Helping with inheritance

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Topic Author
idealtrucks
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Joined: Wed Nov 07, 2018 11:56 am

Helping with inheritance

Post by idealtrucks »

Good afternoon,
My father in law is wanting some help from me with an inheritance he has received from his deceased parents. It's roughly $450,000 in CDs at the local bank. He is wanting to invest in something with better returns, but has no experience with investing. He and his wife don't necessarily need the money to live on as they both have a pension and social security. It will ultimately be left to my wife. In laws are in their mid-upper 60's now.
I'm probably going to recommend something such as the Vanguard Lifestrategy Growth fund. Is there anything else I should be looking out for with this? Tax implications for them maybe?
Thanks for any advice
lakpr
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Re: Helping with inheritance

Post by lakpr »

Life Strategy Growth sounds good!
ExitStageLeft
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Re: Helping with inheritance

Post by ExitStageLeft »

I would advise investing it as if they plan to use it for long term care. No more than 50% equities, perhaps lower. Tax considerations are definitely worth keeping in mind, but they presently are probably in a low bracket. Look at what expected annual tax burden would be for any proposed investment.

Depending on how much the pension is, their Social Security benefits have at least 15% that aren't taxable. You'll want to see how much adding interest income changes their taxes. That will help decide whether regular or muni bonds are appropriate.
delamer
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Re: Helping with inheritance

Post by delamer »

LifeStrategy Growth is very aggressive for people with no experience in investing.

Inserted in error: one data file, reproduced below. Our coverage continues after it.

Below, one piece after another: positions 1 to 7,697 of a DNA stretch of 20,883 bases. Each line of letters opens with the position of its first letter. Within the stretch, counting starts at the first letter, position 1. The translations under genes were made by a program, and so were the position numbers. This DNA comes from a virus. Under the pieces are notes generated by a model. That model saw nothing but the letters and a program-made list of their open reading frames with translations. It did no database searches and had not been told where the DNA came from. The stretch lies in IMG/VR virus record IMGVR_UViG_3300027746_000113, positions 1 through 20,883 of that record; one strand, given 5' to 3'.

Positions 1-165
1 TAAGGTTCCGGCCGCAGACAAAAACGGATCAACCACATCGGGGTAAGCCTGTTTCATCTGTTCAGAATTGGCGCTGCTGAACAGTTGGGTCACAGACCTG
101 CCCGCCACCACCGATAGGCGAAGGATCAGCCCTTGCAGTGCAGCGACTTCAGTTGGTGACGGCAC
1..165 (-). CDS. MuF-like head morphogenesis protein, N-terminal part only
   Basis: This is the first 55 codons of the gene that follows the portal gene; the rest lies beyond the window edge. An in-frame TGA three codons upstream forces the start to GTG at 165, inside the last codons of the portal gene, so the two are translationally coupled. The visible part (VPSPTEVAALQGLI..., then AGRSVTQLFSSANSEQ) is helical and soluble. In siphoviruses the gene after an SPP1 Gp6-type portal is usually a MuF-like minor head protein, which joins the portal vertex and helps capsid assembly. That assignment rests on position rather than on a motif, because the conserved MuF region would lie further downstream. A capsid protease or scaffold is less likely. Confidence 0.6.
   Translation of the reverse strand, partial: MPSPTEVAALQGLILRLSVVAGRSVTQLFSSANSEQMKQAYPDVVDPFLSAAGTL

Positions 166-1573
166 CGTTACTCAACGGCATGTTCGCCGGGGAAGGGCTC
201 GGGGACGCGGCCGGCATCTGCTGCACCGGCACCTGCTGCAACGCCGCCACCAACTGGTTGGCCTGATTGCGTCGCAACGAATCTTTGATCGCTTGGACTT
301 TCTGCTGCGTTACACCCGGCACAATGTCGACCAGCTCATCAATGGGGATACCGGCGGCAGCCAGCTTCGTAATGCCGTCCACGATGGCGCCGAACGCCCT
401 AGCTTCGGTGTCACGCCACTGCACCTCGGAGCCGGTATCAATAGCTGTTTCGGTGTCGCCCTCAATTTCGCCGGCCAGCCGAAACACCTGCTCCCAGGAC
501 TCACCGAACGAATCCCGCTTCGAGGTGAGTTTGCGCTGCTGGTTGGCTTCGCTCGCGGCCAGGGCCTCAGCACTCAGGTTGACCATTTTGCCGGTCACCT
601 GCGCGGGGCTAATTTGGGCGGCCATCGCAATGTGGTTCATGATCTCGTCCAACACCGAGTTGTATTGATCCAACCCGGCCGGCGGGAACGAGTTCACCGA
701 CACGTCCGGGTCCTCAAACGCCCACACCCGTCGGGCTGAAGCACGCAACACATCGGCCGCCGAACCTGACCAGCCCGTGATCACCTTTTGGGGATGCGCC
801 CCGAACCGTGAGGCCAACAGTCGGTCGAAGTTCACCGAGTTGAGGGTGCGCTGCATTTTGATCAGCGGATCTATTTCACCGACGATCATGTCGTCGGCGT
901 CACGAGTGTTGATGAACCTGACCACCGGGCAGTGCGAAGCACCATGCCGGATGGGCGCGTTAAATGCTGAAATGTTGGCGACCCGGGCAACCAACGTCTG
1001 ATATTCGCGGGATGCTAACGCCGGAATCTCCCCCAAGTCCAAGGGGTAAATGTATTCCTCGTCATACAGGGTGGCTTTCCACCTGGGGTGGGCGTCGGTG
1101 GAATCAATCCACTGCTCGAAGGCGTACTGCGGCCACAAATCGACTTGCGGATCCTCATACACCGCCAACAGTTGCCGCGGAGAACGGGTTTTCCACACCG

Conservative Growth would be a better option.

Or Moderate Growth with 10% set aside in cash.

Recommendations might differ if they have other liquid assets in addition to the inheritance.
Gill
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Re: Helping with inheritance

Post by Gill »

For people in their 60's with no experience in investing, Lifestrategy Growth Fund is way too aggressive. I wouldn't suggest anything with more than 20% in equities, possible even a 100% bond fund. They won't be pleased if $450k turns into $225k!
Gill
Cost basis is redundant. One has a basis in an investment | One advises and gives advice | One should follow the principle of investing one's principal
Broken Man 1999
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Re: Helping with inheritance

Post by Broken Man 1999 »

Is the inheritance the only retirement assets your wife's parents have? I mean besides pensions and SS.

If they already have other retirement assets, how are they invested?I

Just asking for investments for the inheritance is advising in isolation. What is needed for the best advice, the best answer is the answer that examines your wife's parents finances in total.

Then you can get a better range of appropriate investments.

Broken Man 1999
“If I cannot drink Bourbon and smoke cigars in Heaven then I shall not go. " -Mark Twain
Topic Author
idealtrucks
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Re: Helping with inheritance

Post by idealtrucks »